Ottowa is the capital city of Canada. A little like Canberra in Australia, I understand that it was created as the capital from a small, insignificant town. It was originally a backwater timber town and was selected by Queen Victoria, probably because it sits in the heart of ‘old Canada’ and adjoins both the English and French speaking parts of the country. It has a population of over 1.5 million people and is positioned on the Ottowa River. It is clearly a government city with lots of buildings that house various public offices and departments.
We enjoyed our visit to a number of significant buildings, both as part of our tour and though our own strolling around.
The National War Museum has the same purpose as the Australian memorial in Canberra. It is a long low building, opened in 2006, and designed by a Japanese architect. We visited the heart of the memorial which is a solemn place with the headstone of the unknown soldier from WW1. As in other memorials, the headstone is positioned so that the light of the sun will shine on it at the 11th hour of the 11th day of the 11th month. It would have been good to have spent a whole day there and look through the entire museum.
Another ‘must see’ building was the Museum of Civilisation. This is situated in a modern multi-story building and depicts scenes from Canada’s history beginning with the First Nations people, then moving on through the life of early fir traders, farmers, early cities and right through to the airports catering for modern jet aircraft. The First Nations displays are housed in a gigantic gallery on the first floor and show totem poles, canoes and a large variety of carvings. Canada Hall on the fourth level, takes you through a meandering route (just like the Ikea store) past various depictions of life in Canada – salmon boats, colonial buildings and various streetscapes. I learnt a lot more about Canada’s history, but wish I had much more time to explore all the exhibits in more detail.
Next door to our hotel was the Rideau Canal. This was built by an Army Engineer, Colonel By, in the early 1800’s to provide a transportation link to Montreal that avoided contact with the American border. Apparently, in those days, there was some fear that America might invade Canada. To enter the canal, boats have to pass from the Ottowa River through a ‘staircase’ of eight locks. We could see these from the bridge to the right of the hotel’s front door.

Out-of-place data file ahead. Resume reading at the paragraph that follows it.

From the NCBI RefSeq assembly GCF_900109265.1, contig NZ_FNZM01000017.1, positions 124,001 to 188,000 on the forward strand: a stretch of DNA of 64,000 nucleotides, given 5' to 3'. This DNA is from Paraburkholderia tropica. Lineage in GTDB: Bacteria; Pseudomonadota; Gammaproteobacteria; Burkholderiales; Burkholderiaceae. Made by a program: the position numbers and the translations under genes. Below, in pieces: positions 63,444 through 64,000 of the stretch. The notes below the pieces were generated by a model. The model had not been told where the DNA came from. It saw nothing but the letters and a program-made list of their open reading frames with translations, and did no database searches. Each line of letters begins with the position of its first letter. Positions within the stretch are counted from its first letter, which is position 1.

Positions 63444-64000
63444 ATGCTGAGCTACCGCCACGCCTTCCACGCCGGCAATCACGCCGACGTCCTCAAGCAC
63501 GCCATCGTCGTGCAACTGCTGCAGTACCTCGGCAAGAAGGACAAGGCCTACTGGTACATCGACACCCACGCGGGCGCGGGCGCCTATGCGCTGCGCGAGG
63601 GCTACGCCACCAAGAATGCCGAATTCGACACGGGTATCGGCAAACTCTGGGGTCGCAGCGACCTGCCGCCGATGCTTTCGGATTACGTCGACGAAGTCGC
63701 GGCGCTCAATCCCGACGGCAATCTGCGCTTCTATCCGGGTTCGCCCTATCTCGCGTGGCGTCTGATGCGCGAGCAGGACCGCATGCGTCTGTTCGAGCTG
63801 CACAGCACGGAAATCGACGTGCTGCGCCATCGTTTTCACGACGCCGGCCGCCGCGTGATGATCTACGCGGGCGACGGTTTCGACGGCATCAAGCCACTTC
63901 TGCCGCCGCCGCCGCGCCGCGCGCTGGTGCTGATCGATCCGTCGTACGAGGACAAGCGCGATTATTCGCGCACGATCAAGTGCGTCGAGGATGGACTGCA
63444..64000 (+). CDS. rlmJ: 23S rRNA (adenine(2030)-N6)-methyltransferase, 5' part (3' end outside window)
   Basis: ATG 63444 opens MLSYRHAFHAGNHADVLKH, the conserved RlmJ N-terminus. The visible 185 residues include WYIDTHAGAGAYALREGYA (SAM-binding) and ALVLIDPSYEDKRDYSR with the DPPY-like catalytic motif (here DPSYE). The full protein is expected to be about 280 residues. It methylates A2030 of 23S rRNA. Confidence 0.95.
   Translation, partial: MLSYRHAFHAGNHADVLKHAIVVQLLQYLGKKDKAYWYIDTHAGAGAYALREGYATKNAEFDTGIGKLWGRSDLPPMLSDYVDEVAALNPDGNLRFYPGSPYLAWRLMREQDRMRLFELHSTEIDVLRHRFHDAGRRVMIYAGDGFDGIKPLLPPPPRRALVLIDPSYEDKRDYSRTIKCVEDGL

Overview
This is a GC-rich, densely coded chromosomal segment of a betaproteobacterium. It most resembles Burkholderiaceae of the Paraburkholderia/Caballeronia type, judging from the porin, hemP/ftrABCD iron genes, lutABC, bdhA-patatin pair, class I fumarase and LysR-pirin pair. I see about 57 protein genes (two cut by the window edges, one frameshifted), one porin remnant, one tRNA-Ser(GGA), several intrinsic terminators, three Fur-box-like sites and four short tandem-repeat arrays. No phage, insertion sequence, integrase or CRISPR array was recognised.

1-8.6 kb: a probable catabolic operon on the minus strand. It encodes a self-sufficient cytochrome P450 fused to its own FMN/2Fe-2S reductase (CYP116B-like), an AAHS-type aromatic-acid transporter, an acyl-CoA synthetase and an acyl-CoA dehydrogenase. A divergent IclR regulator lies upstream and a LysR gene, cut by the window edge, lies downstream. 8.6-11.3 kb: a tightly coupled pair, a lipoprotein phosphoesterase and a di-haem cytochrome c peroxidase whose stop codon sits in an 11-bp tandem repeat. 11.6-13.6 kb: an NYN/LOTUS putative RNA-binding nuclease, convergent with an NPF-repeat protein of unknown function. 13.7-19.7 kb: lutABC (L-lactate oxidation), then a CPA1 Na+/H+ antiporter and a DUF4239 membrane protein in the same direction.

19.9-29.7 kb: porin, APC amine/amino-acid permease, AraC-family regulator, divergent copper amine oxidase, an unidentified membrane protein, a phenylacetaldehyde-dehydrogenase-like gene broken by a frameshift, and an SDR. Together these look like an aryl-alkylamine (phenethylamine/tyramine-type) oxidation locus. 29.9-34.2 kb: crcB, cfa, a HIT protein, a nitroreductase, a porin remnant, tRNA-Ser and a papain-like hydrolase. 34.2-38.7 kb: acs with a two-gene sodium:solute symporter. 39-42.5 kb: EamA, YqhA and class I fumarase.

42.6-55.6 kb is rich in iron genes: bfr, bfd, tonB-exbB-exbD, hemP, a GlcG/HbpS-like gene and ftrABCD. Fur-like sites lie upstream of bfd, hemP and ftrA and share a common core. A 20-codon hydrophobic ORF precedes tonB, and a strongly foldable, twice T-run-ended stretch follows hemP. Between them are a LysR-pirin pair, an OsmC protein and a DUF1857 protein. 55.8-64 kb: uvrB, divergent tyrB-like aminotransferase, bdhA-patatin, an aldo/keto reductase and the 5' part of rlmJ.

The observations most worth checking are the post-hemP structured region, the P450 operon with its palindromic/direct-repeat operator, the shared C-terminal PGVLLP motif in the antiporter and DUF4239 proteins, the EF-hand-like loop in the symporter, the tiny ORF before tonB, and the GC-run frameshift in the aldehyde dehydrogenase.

Across the road from the hotel was the very impressive War Memorial. It has a statue that depicts a Victory Arch, and through it are passing a number of tired and solemn figures of soldiers on their way home. It was originally built to remember the service of men from WW1, but now remembers service men and women from all conflicts. A little way down the road is the Peacekeepers memorial. Canada has had a fine tradition of providing peace keepers to political hot spots around the world for decades.
On Parliament Hill, we could see the very grand buildings of Canada’s Federal Parliament. It was originally the site of a military base in the 18th and early 19th centuries and developed into a place of governmental in 1859, after the city was chosen by Queen Victoria as the capital of the Province of Canada. Following a number of extensions to the parliament and departmental buildings and a fire in 1916 that destroyed the Centre Block, Parliament Hill took on its present form with the completion of a tall and impressive Peace Tower in 1927. Queen Lizzie is also Queen of Canada, in a constitutional framework very similar to ours in Australia, although William and Kate are clearly the current Royal favourites.
Other interesting buildings that we saw included the Catholic Cathedral which is actually made from timber, even though it has the appearance of stone and marble. The art gallery is all glass and steel and looks like a stunning modern building.
We had lunch at the little Byward Market in the centre of town. It has many little cafes and we had a salad sandwich made from a rather tasty bagel. We were impressed with the display of produce in many of the stalls from various local farms. This is one rather neat farmer’s market! We found the way in which groups vegetables were arranged in mult-colour displays – usually in lots of three. All the beans, capsicums, gourds, potatoes and carrots looked stunning. We couldn’t believe some of the low prices. The cauliflowers, for example, were selling for $1 each. That is less than I can grow them for in my own vegetable patch after paying for seedlings, snail bait and fertiliser.